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LTC Stephen F.
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Edited 4 y ago
Solid state technology has long been known to be vulnerable to EMP and understandably it is smart devices which are most vulnerable to hacking and cyberattack for many reasons.
Smart Phones, garage doors, home security systems and business security systems, etc. are viable targets for cyberattack.
"The best way to defend smart devices is to establish a secure password. Security experts say that very often, consumers simply continue using the default passwords set at the factory, which tend to be extremely weak.
Increasingly, cars and trucks are incorporating smart devices that control many functions of the vehicle. Though cars didn't show up much in the ReportLinker study as a consumer concern, that could change in the future.
Two years ago, a hacker, as an experiment for a technology publication, took control of a Jeep while it was being driven. The incident was the trigger for a recall of 1.4 million Jeeps.
Consumers in the ReportLinker survey are correct that desktops and laptops are vulnerable to attack. One only has to remember the incident in May of this year when hackers unleashed the WannaCry ransomware attack on computer networks around the world.
The malware in this case exploited a weakness in Microsoft Windows. Microsoft released a patch, but many computer users – particularly businesses – had not install it.
The best way to guard against these types of malware attacks is to keep operating systems updated and install robust security software that is updated often to meet emerging threats."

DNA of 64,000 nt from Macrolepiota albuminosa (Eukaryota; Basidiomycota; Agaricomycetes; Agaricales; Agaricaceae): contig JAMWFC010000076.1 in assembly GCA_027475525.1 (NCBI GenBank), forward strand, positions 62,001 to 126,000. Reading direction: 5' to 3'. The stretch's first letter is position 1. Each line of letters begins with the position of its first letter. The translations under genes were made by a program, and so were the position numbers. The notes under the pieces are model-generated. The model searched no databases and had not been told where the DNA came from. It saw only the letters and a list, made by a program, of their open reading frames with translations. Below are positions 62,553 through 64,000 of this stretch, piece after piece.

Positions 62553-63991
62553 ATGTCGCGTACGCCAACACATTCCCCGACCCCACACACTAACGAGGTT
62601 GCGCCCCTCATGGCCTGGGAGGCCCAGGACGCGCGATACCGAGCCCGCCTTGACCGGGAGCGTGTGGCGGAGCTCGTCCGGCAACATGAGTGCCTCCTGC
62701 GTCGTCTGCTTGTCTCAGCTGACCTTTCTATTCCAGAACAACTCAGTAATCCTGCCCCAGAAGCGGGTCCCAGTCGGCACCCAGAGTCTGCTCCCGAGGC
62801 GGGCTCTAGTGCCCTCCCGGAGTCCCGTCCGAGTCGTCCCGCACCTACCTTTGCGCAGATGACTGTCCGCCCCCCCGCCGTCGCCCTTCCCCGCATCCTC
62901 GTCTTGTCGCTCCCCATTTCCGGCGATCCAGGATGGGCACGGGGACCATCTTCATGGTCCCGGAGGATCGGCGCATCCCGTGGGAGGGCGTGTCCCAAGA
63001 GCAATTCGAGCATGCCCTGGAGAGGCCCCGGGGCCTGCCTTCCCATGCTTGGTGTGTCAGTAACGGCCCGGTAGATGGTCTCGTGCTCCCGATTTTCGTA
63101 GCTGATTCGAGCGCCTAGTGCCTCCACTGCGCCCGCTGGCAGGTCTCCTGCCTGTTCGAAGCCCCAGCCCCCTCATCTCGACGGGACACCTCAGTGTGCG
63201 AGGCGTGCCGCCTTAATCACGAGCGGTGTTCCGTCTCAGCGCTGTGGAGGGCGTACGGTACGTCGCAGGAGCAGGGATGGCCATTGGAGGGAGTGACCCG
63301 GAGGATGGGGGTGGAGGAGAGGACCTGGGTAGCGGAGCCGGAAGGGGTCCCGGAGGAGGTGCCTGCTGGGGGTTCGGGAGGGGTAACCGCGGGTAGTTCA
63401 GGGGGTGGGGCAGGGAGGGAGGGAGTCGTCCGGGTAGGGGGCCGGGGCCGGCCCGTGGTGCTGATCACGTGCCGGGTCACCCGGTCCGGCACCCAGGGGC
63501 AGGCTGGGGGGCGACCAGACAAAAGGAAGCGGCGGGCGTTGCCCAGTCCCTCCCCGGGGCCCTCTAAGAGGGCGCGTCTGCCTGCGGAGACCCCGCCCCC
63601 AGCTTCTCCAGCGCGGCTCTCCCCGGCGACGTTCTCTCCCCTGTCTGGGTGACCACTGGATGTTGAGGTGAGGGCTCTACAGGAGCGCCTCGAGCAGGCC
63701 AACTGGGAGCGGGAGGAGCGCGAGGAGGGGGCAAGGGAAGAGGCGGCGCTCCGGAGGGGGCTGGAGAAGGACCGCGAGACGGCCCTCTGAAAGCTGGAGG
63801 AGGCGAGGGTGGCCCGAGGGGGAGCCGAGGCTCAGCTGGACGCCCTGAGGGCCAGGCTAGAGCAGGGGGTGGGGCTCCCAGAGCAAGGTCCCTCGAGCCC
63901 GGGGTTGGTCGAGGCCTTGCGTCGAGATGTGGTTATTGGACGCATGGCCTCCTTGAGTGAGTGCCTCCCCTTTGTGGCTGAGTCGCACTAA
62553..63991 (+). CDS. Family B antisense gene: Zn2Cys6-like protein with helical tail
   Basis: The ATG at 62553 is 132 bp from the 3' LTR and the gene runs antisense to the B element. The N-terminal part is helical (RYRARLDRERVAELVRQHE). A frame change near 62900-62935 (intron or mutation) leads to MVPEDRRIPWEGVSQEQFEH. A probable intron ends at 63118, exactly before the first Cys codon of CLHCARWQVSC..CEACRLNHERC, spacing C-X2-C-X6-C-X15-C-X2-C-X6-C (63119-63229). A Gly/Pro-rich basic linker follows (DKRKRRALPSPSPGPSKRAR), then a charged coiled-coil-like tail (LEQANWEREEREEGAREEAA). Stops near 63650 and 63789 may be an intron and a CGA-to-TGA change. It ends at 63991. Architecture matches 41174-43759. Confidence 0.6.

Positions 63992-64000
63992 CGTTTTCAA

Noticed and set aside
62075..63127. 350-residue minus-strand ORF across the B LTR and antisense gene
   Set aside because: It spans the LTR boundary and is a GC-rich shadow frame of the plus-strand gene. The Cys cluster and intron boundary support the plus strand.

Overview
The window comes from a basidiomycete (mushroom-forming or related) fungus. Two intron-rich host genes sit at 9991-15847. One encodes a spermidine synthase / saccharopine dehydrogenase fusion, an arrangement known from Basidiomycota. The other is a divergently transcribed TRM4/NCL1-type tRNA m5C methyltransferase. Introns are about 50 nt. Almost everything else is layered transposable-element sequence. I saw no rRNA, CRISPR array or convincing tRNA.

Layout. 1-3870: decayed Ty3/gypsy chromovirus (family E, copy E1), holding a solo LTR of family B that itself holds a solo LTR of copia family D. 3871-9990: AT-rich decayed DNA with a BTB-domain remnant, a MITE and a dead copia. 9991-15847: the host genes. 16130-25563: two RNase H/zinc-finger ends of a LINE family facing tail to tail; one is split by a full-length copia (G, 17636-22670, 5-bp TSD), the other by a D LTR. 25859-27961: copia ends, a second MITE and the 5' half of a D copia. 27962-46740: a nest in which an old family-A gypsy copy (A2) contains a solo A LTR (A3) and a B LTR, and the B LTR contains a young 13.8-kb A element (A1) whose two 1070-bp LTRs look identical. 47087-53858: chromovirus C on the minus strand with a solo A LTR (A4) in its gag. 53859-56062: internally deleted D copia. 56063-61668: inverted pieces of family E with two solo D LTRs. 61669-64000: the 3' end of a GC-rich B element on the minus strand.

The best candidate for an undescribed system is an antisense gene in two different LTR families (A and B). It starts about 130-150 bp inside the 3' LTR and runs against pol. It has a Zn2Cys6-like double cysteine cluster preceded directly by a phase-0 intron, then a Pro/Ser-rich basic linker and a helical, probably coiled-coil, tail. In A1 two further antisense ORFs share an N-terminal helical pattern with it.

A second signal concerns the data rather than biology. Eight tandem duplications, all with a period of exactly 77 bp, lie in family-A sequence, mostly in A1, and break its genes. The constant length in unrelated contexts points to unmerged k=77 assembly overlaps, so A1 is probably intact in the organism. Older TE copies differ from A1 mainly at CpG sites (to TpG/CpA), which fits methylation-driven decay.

Thanks for mentioning me TSgt Joe C.
FYI COL Mikel J. Burroughs LTC Stephen C. Capt Seid Waddell Capt Tom Brown SFC William Farrell SSgt Robert Marx Maj Marty Hogan PO1 William "Chip" Nagel SPC Margaret Higgins MSgt Jason McClish AN Christopher Crayne LTC Bill Koski SPC Tom DeSmet SGT Charles H. Hawes LTC Wayne Brandon SGT (Join to see) SGT Michael Thorin SGT David A. 'Cowboy' Groth
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SGT David A. 'Cowboy' Groth
SGT David A. 'Cowboy' Groth
4 y
Thank you sir for the great info share, and mention.
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LTC Stephen F.
LTC Stephen F.
4 y
SGT David A. 'Cowboy' Groth - you are welcome, my friend.
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Capt Intelligence Analyst
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Unpopular opinion here:

MACs and Linux
The last several years MAC has had the most amount of critical vulnerabilities and has taken the longest to fix them. Then you have to account for mentality. Apple still subconsciously pushes the matra of "Macs can't get viruses" so Mac users are less likely to take appropriate preventative steps. Than finally there's Macs "interconnected design" which disables host based firewalls by default.

Linux is just as vulnerable. With the Kernel being all open source anyone can analyze it to find weaknesses. Fortunately though when weaknesses are discovered they're usually fixed by the hive mind pretty quickly.


Smart phones are also really bad. They have horrendously long security patch times (My phone LG G6, so still a flagship phone) hasn't recieved a security patch in almost 4 months now. So it's still vulnerable to Blueborn and Krack. Plus AV on phones is even more of a joke than computer AV because it focuses on scanning apps and not actual running processes.
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MGySgt Cybersecurity Consultant & Functional Team Lead
MGySgt (Join to see)
4 y
Capt (Join to see) Solid copy on all, sir, solid points. Thank you for contributing. I've often found the same with Apple device/Mac users. Glad someone voiced it.
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